Last year, global methane concentrations increased by 8 parts per billion [ppb], which “continues the trend of the past decade of methane increasing by 5–10 ppb per year,” the WMO noted.
In 2019, methane levels topped 2.6 times higher than they were in the year 1750, before the dawn of the industrial era, the WMO report notes — meaning that methane has been accumulating even more rapidly than the other two main greenhouse gases, carbon dioxide (1.5 times pre-industrial levels) and nitrous oxide (1.2 times).
The WMO pointed to increased methane emissions both from natural sources like tropical wetlands and human activities “at the mid-latitudes of the northern hemisphere,” such as in the U.S., as the “likely causes of this recent increase.” That would be roughly consistent with peer-reviewed research published in July by Stanford University’s Earth System Science chair Robert Jackson, whose work connected the rise in methane emissions to “emission increases in agriculture, waste, and fossil fuel sectors from southern and southeastern Asia, including China, as well as increases in the fossil fuel sector in the United States.”
Just one U.S. oil field, the Permian Basin, which stretches across West Texas into New Mexico, has driven about 10 percent of the global rise in methane emissions since 2010, Cornell University professor Robert Howarth told Bloomberg in April. “When these sort of emission rates are considered, methane makes the greenhouse gas footprint of natural gas far worse than even that of coal,” Howarth said.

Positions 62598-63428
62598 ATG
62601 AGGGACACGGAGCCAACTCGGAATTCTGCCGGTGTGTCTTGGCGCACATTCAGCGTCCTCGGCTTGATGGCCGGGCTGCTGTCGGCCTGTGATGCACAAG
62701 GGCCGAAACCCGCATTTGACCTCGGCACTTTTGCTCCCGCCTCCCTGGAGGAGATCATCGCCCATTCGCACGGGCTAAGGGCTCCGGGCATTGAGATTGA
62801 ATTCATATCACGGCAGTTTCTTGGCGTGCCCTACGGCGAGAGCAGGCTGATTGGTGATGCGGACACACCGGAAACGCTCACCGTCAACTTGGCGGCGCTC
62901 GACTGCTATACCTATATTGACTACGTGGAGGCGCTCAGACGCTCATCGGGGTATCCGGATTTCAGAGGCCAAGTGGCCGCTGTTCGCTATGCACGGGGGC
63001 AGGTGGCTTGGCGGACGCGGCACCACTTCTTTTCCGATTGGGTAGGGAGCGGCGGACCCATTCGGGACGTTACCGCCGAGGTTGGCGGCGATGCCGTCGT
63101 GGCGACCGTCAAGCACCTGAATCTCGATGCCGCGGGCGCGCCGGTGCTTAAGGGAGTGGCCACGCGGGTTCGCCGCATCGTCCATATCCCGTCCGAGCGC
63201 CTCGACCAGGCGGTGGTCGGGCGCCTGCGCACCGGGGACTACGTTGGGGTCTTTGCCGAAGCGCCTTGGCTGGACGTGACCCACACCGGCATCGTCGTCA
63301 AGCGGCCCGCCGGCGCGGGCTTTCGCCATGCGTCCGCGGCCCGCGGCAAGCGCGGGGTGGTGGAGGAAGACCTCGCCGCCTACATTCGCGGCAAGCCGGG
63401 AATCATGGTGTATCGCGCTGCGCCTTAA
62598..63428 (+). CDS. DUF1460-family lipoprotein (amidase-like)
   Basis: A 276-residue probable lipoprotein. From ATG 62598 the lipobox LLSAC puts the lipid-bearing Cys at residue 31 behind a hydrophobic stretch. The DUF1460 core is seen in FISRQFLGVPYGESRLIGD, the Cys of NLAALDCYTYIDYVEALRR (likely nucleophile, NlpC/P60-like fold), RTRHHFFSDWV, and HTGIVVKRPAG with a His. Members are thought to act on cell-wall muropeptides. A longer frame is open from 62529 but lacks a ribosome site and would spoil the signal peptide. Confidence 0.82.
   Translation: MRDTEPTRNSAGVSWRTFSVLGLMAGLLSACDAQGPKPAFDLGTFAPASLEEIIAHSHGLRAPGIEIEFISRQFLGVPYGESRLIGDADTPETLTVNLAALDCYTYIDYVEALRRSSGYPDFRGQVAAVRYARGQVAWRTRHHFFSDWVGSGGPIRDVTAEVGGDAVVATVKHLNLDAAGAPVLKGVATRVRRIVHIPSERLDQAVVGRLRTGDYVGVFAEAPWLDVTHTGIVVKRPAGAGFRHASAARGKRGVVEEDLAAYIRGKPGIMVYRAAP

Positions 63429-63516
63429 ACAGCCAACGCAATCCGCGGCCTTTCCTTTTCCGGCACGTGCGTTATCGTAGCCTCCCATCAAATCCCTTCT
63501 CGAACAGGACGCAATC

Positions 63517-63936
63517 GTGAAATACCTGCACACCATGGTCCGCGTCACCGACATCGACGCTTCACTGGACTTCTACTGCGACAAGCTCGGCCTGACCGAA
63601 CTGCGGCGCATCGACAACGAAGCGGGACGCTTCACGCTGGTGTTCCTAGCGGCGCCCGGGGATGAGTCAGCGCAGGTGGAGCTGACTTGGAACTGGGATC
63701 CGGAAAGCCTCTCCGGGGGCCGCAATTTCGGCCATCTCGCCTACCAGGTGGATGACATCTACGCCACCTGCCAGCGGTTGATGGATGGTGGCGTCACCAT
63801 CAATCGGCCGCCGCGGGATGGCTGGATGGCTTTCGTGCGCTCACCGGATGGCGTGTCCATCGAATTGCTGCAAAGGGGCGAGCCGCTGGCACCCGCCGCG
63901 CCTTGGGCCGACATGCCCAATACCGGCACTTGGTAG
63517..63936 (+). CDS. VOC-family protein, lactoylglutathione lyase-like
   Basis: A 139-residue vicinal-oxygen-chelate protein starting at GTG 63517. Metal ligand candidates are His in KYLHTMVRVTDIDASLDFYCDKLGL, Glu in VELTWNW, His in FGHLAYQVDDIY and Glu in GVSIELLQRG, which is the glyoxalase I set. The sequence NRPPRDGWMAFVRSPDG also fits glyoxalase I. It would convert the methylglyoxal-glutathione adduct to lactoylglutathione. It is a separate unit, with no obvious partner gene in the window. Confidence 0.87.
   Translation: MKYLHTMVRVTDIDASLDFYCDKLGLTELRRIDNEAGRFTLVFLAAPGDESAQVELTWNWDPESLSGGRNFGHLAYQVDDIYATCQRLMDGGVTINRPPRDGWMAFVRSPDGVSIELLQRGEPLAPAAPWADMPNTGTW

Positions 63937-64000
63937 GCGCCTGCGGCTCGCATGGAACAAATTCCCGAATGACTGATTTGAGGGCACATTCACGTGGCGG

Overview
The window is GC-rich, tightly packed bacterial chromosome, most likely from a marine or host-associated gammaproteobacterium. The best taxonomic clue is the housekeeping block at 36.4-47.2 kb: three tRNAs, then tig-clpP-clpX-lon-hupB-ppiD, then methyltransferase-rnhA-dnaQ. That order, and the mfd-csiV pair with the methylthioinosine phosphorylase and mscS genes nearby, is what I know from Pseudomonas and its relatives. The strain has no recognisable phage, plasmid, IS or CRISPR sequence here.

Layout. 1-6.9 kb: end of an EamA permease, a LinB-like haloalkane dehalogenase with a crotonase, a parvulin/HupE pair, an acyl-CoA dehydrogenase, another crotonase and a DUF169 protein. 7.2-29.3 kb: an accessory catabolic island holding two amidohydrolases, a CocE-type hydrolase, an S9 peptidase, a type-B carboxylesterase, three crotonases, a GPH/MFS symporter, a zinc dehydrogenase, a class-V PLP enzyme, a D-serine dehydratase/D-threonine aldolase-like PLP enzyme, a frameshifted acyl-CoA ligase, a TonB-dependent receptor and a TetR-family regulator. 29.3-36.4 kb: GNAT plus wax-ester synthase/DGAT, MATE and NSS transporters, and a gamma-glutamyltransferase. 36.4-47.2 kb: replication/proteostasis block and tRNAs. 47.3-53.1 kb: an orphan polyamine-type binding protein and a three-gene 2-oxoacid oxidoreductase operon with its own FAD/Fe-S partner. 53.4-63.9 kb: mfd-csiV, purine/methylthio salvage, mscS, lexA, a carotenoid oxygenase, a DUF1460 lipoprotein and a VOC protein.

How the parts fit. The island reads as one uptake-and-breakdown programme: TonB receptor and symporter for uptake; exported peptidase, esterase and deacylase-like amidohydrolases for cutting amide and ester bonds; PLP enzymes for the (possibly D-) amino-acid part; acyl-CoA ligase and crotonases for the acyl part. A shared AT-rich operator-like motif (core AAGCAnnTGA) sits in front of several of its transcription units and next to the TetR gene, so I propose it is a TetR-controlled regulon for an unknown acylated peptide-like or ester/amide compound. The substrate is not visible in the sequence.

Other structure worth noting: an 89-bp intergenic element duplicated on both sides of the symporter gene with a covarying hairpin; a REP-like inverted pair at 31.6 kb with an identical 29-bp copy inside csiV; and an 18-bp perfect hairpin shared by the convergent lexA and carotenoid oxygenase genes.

U.S. oil production continues
Last year, the U.S. reached staggering new levels of oil production, averaging 12.23 million barrels a day of crude pumped from the ground, according to the Energy Information Administration (EIA). But this spring,as COVID-19 lockdowns and a global oil trade war broke out,oil production dropped sharply from April to May, EIA data shows, falling roughly 2 million barrels a day and remaining in the 10 million barrel–a-day range since.
That’s a sizeable drop — but because the U.S. has had a historic rise in oil production, largely driven by the shale oil boom over the past decade, it also meant that oil production levels in 2020only dropped to around where they stood at the beginning of 2018.
Nonetheless, even as the pandemic caused no significant decline in emissions, oil and gas advocates in the Permian Basin have used the pandemic, and the resulting disruption in oil markets, to argue that now simply isn’t the time to regulate fossil fuels.
In New Mexico, for example, state senator Ron Griggs argued against proposed methane emission regulations that he said had been introduced at a time when the oil industry was bringing in “money hand over fist” for the state — before the pandemic. Now he said, regulation requiring well operators to cut their emissions could make it too expensive for companies to keep oil and gas wells flowing.
The Trump administration has also used the pandemic as a reason to loosen environmental regulations in recent months, and the oil and gas industry has so far received up to $15.2 billion in direct economic relief from pandemic stimulus programs.
All of this at a time when reports such as the WMO’s show that globe-warming emissions are continuing to rise, despite any hit to fuel consumption the pandemic may have had — making climate action more urgent than ever. “We need a sustained flattening of the curve,” of greenhouse gas pollution, the WMO’s Taalas said. “There is no time to lose.”